Buried in the title of the funny, good-hearted and quietly profound Brigsby Bear is the hint of a pun.
Saturday Night Live's Kyle Mooney stars as James, established in the prologue as a young man who's been raised in captivity but does not know it. The underground bunker he sees as his home is a also prison (or brig, as the sailors say).
He's kept there not by locks or keys but by subtle indoctrination. The television program (a sci-fi-tilted kiddie show with a bear named Brigsby) he watches obsessively is secretly produced by his parents as a tool for capturing (in every sense) his imagination. Stay indoors, obey your parents, worship the family unit — he takes these to heart, and so wants for nothing, except actual reality.
When the FBI raids the home and "liberates" James, he's lost. He has no knowledge of the outside world, and no desire to live in it. Attempts to place him in a family (Matt Walsh, Michaela Watkins, Ryan Simpkins) and to engage with a psychiatrist (Claire Danes, channeling Louise Fletcher) are fruitless.
Worse, James cannot understand or accept that there will be no more episodes of the Brigsby show. We sense he faces a kind of breakdown, especially as authorities — Greg Kinnear is the police officer who handles his case — push him to grow up, to abandon his attachment to the show.
Here Brigsby Bear takes an ingenious turn, concocted by Mooney and collaborator/director Dave McCary. Both men are products of today's Neverland world of prolonged childhood and media saturation, and they know its contours: Its obsession with the artifacts of pop culture (especially visual); the way it privileges the status of the arcane and the trivial. (Their comedy — first on YouTube and now on SNL — often revolves around it.)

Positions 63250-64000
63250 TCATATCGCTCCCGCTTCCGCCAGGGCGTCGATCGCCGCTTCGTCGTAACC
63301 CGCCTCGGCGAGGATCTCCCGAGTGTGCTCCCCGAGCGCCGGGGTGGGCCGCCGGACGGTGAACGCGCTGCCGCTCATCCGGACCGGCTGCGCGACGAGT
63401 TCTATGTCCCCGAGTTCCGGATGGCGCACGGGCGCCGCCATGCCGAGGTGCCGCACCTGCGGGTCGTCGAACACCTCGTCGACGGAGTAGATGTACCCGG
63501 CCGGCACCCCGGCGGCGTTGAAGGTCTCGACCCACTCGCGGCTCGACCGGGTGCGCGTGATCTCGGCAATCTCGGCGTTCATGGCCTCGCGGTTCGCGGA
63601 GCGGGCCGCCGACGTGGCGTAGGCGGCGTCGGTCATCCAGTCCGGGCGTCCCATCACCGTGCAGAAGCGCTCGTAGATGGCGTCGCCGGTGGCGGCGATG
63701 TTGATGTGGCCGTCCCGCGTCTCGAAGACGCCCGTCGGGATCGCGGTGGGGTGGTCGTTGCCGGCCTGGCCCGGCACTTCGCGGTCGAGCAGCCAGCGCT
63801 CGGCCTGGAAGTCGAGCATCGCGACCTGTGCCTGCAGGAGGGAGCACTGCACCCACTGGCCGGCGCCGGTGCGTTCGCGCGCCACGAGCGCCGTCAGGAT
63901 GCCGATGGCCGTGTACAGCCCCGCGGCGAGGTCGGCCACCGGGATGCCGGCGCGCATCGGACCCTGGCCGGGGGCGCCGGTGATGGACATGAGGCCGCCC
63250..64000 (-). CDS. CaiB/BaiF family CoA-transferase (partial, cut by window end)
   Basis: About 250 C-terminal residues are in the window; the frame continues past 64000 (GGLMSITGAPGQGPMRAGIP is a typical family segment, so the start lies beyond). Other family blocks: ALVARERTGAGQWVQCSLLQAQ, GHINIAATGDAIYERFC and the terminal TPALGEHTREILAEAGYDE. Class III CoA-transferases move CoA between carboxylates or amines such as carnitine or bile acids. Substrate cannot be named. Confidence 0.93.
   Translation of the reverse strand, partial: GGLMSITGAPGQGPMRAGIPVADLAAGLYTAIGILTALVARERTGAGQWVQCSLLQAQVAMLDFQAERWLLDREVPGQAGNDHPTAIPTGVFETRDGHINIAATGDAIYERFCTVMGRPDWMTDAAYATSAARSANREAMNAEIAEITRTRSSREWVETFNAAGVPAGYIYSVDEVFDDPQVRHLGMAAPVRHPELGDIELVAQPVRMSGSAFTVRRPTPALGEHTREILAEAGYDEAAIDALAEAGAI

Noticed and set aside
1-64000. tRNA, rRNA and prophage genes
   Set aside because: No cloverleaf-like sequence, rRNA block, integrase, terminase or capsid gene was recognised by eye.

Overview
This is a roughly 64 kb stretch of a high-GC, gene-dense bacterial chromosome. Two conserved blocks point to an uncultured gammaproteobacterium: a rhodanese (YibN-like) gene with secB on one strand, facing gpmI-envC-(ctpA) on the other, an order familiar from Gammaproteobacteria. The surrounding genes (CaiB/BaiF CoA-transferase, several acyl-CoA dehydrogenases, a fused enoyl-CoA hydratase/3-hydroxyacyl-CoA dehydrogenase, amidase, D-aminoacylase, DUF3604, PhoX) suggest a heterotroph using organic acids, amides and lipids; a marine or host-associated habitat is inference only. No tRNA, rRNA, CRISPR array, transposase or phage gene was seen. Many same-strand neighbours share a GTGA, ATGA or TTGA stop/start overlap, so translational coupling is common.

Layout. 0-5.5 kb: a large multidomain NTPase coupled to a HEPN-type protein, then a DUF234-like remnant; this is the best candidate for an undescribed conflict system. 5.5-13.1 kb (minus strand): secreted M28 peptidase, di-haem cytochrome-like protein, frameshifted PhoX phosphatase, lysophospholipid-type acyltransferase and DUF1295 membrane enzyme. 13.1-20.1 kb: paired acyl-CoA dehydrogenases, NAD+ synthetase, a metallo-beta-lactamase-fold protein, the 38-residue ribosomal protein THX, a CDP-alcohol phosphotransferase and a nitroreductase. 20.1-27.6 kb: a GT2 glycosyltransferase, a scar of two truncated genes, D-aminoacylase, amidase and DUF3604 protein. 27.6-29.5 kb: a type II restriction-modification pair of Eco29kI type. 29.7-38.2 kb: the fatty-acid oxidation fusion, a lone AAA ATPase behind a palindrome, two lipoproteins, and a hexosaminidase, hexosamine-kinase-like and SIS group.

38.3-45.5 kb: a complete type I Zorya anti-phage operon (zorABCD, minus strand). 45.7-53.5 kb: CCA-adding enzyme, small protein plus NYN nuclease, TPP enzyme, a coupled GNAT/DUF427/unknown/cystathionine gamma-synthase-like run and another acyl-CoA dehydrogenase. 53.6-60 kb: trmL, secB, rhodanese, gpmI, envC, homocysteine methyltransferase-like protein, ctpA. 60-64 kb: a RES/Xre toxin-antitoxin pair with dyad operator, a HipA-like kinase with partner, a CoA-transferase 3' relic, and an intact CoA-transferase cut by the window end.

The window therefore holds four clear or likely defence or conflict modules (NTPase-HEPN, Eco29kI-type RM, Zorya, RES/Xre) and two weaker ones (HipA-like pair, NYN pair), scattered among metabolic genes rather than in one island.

They are able to anticipate how today's world would respond to a story like James' – to the the viral news of a television show that only one person had seen.
It's the quintessential cult show.
Suffice it to say that as James is pushed into the real world, the real world is more than willing to meet him halfway, in a way that is touching and charming, and at the same time plausible.
James, Mooney proposes, is a heightened version of a generational archetype, patronized (enabled?) by mammoth entertainment corporations that now devote prodigious resources to stories that expand and prolong the fantasies of youth.
He and McCary are in on the joke – they cast Mark Hamill as the man who produces the Brisgby show. But there is nothing snide or superior about their insight. Instead, they turn it unexpectedly into an occasion for warmth and decency (I don't want to say too much about what the actors do here, but Jorge Lendeborg Jr. has a nice role as one of James' new friends).
Mooney's performance is astute. He plays James' estrangement and confusion straight, without so much as a wink. If he's aware of the camera, he shows no sign. And his script (written with Kevin Costello) is just as insightful, not just about culture and media and arrested development, but about larger notions of curation and filtration and technology.
We're all world-builders now, even if we don't all build worlds this humane.